This article was originally published in Litro magazine issue 151 - Adrenaline
How do you get from the tritone as "the devil in music" to an audience facing a wall of white noise with smiles on their faces?
“It's amazing, really, how little sound comes out of something you're smashing with all your might”
The adventurous Noizu fans who came to see crackpot noise-makers Hanatarashi (meaning snot-nosed) at Tokyo's Toritsu Kasei Super Loft on August 4th 1985 expected a raucous show. What they didn't expect was a ferocious performance of industrial-grade destruction with a back-hoe bulldozer as the lead instrument. Handed waivers upon arrival that relieved the band of any responsibility for injury, or worse, the audience watched as frontman and HDV operator Yamatsuka Eye burst through the doors of the hall atop the bulldozer.
With percussionist Ikuo Taketani somewhat safely tucked away in the corner, Eye tore through the stage and inflicted brutal punishment on everything nearby, including the literal kitchen sink, while screaming the band's trademark scatological and sexual non-sequitur lyrics. The beleaguered bulldozer held out until Eye put the hoe into the wall. The dozer tipped backwards and gave out, but after pulling off the dozer's cage to hurl across the stage and grabbing a circular saw, the destruction continued with the audience now nervously dodging Eye's fitful saw swings. Surrounded by bent metal, crumbled masonry and the squawking remains of Marshall stacks, with gasoline pouring from the ruined bulldozer, Eye produced, as his grand finale, a molotov cocktail that he'd prepared earlier. This was a touch too dangerous for even this daredevil audience and Eye, confessing later in an interview for Banana Fish Magazine that he got “too excited”, had to be violently subdued by several members of the crowd.
The main character in my film is someone who is trying hard to focus on pleasant memories but whose mind is continually invaded by negative ones. The character never speaks, so lens whacking is one way in which I saw fit to translate his psychology visually. The film's aesthetic is based around light and it's relationship metaphorically to memory, so this also made the effect well suited.
By detaching the lens and moving it back and forth in front of the sensor, focus can be shifted rapidly from a slight depth of field to deep focus, and light leaks in natural, smooth streaks and washes onto the sensor. Additionally, we also chose to flag around the backend of the lens to have more control over the light and distorted the image by twisting the lens away from the sensor at an angle. A lot of cameras nowadays can shoot without a lens, particularly DSLR's, but we were using a Panasonic AF101E which doesn't, necessitating taping down the contacts to fool the camera. What was achieved by DoP Garry Torrance can be seen below.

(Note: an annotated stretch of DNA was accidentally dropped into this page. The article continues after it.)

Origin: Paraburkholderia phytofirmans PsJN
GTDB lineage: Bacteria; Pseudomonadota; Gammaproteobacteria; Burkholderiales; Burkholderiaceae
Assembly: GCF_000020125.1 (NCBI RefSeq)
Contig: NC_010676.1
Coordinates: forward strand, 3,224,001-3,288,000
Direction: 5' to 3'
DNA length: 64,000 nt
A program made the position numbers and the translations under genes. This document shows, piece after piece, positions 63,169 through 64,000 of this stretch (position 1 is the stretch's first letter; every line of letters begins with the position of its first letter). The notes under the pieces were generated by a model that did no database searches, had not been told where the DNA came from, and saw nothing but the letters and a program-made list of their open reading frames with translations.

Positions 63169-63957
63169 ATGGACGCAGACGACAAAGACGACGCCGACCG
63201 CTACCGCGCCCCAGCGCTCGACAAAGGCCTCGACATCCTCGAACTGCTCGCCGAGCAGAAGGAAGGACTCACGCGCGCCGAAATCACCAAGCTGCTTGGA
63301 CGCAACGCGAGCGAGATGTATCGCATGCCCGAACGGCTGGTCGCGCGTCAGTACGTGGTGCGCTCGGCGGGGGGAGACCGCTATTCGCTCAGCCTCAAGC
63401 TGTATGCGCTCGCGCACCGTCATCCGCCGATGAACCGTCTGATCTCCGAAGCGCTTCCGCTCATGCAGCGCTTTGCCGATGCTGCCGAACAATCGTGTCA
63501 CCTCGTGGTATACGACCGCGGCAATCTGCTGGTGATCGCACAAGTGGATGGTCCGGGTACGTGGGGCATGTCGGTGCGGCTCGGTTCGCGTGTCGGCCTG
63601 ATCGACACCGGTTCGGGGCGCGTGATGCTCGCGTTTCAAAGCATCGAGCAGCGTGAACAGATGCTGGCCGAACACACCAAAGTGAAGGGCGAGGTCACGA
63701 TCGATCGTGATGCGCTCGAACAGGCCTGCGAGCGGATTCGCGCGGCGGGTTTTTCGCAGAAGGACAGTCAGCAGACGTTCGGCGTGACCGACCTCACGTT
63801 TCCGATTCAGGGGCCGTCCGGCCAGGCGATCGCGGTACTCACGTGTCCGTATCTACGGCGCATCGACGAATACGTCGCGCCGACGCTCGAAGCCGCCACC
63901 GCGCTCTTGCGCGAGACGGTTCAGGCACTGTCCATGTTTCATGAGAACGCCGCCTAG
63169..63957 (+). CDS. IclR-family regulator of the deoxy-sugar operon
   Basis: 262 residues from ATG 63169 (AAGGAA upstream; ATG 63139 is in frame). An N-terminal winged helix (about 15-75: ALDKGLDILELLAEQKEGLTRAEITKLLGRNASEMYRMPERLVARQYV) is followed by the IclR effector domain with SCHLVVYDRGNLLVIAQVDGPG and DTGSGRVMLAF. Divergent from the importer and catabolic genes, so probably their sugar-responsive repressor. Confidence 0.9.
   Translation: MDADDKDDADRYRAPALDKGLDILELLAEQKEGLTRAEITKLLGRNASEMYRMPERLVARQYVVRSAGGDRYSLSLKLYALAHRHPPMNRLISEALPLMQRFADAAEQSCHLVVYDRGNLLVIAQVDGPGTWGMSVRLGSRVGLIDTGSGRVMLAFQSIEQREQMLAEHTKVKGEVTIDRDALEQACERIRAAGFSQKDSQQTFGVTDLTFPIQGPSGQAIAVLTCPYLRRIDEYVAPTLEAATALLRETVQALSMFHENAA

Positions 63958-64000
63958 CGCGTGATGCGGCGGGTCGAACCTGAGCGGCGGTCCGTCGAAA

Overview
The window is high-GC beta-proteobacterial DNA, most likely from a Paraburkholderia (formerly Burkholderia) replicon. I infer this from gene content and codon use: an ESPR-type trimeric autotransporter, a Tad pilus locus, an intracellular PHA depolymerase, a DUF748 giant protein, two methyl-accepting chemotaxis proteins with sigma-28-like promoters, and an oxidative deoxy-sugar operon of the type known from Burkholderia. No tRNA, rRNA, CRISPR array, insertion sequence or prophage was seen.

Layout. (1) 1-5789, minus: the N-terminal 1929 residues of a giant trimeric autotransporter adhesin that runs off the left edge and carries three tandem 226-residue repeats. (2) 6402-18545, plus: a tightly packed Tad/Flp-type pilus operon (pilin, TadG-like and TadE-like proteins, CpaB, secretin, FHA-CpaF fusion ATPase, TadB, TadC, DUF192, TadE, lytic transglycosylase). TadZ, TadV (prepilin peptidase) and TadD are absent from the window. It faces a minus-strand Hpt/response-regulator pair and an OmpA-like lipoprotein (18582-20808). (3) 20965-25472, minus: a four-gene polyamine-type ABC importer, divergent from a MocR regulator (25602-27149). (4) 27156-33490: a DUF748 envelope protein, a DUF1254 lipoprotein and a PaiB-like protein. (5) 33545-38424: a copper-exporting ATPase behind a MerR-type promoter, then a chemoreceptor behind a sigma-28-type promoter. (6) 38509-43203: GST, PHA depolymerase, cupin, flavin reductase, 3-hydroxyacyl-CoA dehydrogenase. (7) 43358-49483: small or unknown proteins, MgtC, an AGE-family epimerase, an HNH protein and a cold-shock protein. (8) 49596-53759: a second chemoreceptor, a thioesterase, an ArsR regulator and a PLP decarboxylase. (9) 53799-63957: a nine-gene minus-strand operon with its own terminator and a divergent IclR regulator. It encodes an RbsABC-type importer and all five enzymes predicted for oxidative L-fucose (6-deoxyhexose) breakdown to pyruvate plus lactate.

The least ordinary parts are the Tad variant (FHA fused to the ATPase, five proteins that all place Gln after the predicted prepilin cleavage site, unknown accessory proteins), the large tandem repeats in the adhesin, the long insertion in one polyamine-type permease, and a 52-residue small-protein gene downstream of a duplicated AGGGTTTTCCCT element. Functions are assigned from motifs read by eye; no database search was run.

I'm very fond of when equipment is misused or pushed further than intended for artistic effect. Either for DIY necessity or visual aesthetic, there's something pleasurable about being witness to crafty and brash invention. I had the joy of working on Josh Loftin's I Can't Be Kaspar as a sound recordist, a film which used cheapo-espionage cameras in lighters and glasses. Josh wanted the film to live inside the head of the central character and also film real situations between his actors and the public without visible cameras.
There's many examples of rough-and-ready cinematography. Ben Wheatley's A Field in England used a Holga toy camera and cheap telescope glass to create a fantastic otherworldly atmosphere (watch their behind-the-scenes video here). The hard-to-find Another Girl, Another Planet by Michael Almereyda, a favourite of mine ever since I bought it on a whim from a Global Video bargain bin years ago, used a Fisher Price Pixelvision camera, which records on standard cassette audio tapes and renders everything in a shimmering lo-fi somewhere below corner shop CCTV in quality. You could call it a gimmick, but obfuscation becomes viewer engagement and peering into Almereyda's ghostly murk feels immersive and dreamlike for me in a way no film apart from Primer has since accomplished.
UPDATE: I've uploaded my VHS copy of Another Girl Another Planet here
I'd love to find more examples, or hear stories from other filmmakers who have dabbled in weird techniques and risked breaking their equipment for the sake of a film, so please comment below.
Created by French artist Nicolas Maigret and American software developer Brendan Howell, The Pirate Cinema looks and sounds like something has gone terribly wrong. An installation of free-wheeling glitches and staccato bursts of pop songs and clipped dialogue are rendered in real-time on three screens simultaneously. An automated system downloads the most viewed torrents worldwide and the data of the fragmented media is projected onto the screens. The installation was featured at Liverpool's Abandon Normal Devices Festival in October. Maigret makes immersive works that delve into the fragmented nature and geography found in the wilds of the internet.
Glitch art is best when produced as commentary on the electronic age, rather than the ubiquitous use today of mere aesthetic, and Maigret's display of emergent patterns in non-random selection of random data is an interesting example. With today's neverending revelations of NSA and GCHQ mass-surveillance and data-hoovering, this piece sparks interesting thoughts outside of the obvious topic of piracy.
Still Prefer Paper
Getting from Barton Fink's blank page to Jack Torrance's minimalist masterpiece, one blog post at a time
Art & Design
All contributions by Kieran Gosney unless otherwise stated.
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